CBS should do the deal. people are going to cut off satellite providers etc... eventually cost and product are not competitive with global programming user freedom. Once the consumer gets use to controlling their own programming they will resent CBS for not making the switch to a more open format like Apple TV with choice and no commercials
post #23 of 89
Quote:
Originally Posted by ascii View Post

This is not true, TV shows have been in iCloud for some time, only movies were added last week. The only thing that happened to TV shows is they increased their resolution to 1080p.

I personally would not buy a TV subscription service. Since I already know what shows I like, I am happy buying Season Passes. For discovering new shows, perhaps they could make pilot episodes downloadable for free, instead of needing a full-fledged subscription service.

Its about the freedom of choice it works and drives more revenue to CBS if they have quality programming
post #24 of 89
Quote:
Originally Posted by Slurpy View Post

Guess what fuckwad, I'm not willing to wait 6 months for the damn DVD to come out, nor I imagine would anyone else.

I can relate to this: http://theoatmeal.com/comics/game_of_thrones
..because that's EXACTLY what happened to me when I wanted to watch Game of Thrones. It was LITERALLY IMPOSSIBLE to buy. Anywhere. Or watch. I live in Canada.

That cartoon is totally wrong...

The complete season of Game of Thrones would be larger than 2.39GB. :-)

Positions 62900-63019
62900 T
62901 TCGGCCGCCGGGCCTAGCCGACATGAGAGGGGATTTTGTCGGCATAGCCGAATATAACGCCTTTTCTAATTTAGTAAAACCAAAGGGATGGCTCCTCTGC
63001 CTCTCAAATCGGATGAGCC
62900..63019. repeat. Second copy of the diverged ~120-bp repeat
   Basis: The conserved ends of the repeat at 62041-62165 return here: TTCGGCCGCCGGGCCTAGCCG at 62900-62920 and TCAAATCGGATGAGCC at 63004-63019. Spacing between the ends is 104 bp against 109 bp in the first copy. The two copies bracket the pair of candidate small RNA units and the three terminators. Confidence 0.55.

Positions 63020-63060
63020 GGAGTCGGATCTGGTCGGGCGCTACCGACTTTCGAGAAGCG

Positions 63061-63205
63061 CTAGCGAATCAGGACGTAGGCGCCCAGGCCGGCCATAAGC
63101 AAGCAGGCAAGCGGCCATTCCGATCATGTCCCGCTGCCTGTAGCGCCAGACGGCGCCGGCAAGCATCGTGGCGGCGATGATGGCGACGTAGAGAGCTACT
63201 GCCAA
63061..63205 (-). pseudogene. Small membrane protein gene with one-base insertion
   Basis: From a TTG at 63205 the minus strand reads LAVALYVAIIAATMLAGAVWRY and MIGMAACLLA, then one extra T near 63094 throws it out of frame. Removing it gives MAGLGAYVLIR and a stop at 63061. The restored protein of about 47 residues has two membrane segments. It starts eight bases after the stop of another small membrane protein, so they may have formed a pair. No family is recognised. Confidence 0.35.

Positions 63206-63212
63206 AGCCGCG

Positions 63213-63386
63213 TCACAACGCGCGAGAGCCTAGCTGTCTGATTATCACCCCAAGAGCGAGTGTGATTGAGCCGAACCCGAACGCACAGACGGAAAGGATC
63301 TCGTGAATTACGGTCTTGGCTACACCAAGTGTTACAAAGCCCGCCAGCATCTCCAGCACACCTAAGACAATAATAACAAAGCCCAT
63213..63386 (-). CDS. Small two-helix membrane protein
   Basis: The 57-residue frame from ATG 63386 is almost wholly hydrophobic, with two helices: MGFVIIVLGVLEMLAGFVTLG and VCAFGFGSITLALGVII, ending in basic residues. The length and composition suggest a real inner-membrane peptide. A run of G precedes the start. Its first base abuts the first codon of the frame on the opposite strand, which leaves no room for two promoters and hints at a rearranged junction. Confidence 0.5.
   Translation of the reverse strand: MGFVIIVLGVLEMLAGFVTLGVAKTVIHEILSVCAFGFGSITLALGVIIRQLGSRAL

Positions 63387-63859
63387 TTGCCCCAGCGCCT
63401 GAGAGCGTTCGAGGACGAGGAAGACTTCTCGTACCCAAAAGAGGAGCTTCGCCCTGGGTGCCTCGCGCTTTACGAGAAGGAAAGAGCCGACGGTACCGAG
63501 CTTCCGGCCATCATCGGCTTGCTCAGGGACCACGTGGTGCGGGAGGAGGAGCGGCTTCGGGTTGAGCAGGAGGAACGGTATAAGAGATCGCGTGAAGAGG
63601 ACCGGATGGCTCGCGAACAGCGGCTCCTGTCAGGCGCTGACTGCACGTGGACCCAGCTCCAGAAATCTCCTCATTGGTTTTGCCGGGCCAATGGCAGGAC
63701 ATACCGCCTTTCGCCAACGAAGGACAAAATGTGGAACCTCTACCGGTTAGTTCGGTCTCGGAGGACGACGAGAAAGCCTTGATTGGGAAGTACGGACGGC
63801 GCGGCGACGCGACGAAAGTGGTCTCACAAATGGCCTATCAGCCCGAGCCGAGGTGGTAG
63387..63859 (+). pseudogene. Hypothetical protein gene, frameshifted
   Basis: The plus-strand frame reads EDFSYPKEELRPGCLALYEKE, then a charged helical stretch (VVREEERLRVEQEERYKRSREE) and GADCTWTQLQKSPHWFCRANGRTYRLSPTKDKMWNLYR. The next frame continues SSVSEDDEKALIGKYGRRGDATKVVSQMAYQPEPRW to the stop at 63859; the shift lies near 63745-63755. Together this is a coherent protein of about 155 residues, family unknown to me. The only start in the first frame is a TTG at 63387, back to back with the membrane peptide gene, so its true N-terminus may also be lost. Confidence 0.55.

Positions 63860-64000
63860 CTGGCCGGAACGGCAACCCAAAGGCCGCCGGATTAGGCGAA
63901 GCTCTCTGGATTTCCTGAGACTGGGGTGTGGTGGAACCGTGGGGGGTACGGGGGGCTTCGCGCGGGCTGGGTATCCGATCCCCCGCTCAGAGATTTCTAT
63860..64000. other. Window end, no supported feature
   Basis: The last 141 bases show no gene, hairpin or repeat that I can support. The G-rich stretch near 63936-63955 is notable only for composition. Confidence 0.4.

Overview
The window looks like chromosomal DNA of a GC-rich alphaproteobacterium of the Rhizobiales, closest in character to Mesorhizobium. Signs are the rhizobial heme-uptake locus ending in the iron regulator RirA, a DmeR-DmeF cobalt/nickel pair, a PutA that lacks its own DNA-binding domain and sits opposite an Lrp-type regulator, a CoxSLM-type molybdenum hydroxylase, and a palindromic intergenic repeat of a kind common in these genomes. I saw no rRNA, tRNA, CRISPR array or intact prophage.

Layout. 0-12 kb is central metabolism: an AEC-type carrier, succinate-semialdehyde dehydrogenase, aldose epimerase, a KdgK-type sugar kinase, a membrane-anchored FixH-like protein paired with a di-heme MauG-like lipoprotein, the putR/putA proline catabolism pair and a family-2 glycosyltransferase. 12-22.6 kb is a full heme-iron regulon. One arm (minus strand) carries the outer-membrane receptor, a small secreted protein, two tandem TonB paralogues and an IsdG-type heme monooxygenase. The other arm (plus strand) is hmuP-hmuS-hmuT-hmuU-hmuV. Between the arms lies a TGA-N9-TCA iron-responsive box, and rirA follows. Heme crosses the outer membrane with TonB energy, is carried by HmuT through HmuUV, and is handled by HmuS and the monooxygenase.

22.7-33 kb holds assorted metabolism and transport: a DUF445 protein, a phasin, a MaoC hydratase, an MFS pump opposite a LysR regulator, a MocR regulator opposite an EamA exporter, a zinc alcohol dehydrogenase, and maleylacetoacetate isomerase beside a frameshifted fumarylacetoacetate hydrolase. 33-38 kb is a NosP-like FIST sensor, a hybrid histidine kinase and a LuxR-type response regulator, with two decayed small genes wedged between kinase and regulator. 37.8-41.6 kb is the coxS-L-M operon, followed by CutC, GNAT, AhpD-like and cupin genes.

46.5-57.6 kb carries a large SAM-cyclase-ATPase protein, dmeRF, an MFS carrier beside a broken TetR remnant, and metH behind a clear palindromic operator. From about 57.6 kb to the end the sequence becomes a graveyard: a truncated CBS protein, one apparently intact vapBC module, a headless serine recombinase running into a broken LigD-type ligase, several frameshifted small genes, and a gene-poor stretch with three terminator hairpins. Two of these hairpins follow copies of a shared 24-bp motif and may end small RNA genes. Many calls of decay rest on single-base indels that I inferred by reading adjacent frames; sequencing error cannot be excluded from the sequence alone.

Seriously though, I also looked for GoT through iTunes a few weeks ago and it wasn't there. I thought that was odd as I'd already watched the show last year on HBO Canada. Not sure what the big delay was. Its available now, but an episode is $4.49 for HD.
post #25 of 89
Quote:
Originally Posted by ltcompuser View Post

That cartoon is totally wrong...

The complete season of Game of Thrones would be larger than 2.39GB. :-)

Seriously though, I also discovered that one couldn't purchase GoT through iTunes yet. I thought that was odd as I'd already watched the show last year on HBO Canada. Not sure what the big delay is.

Greed!
post #26 of 89
Quote:
Originally Posted by Shaun, UK View Post

Does Apple really need a streaming TV service to launch their Apple TV? I've probably downloaded more than enough content from iTunes (movies and tv shows) to keep me going. If there was more HD films to buy I would buy more. If there was more of my fav old tv shows available I would buy them to.

When I looked at Netflix and Lovefilm recently I wasn't that impressed with the content available to stream.

I get the impression that CBS and the other studios want Apple to stump millions of dollars in advance like Netflix did for the rights to stream their shows, whereas Apple wants a more pay-as-you-go type arrangement.

I think the streaming service offers the alive aspect of TV. More of a push model with infinite options
post #27 of 89
Quote:
Originally Posted by AppleInsider View Post

[...] The executive noted that his reasons for rejecting the service were concerns that it would affect CBS' current revenue sources. According to him, Jobs strongly disagreed with his reasoning.[...]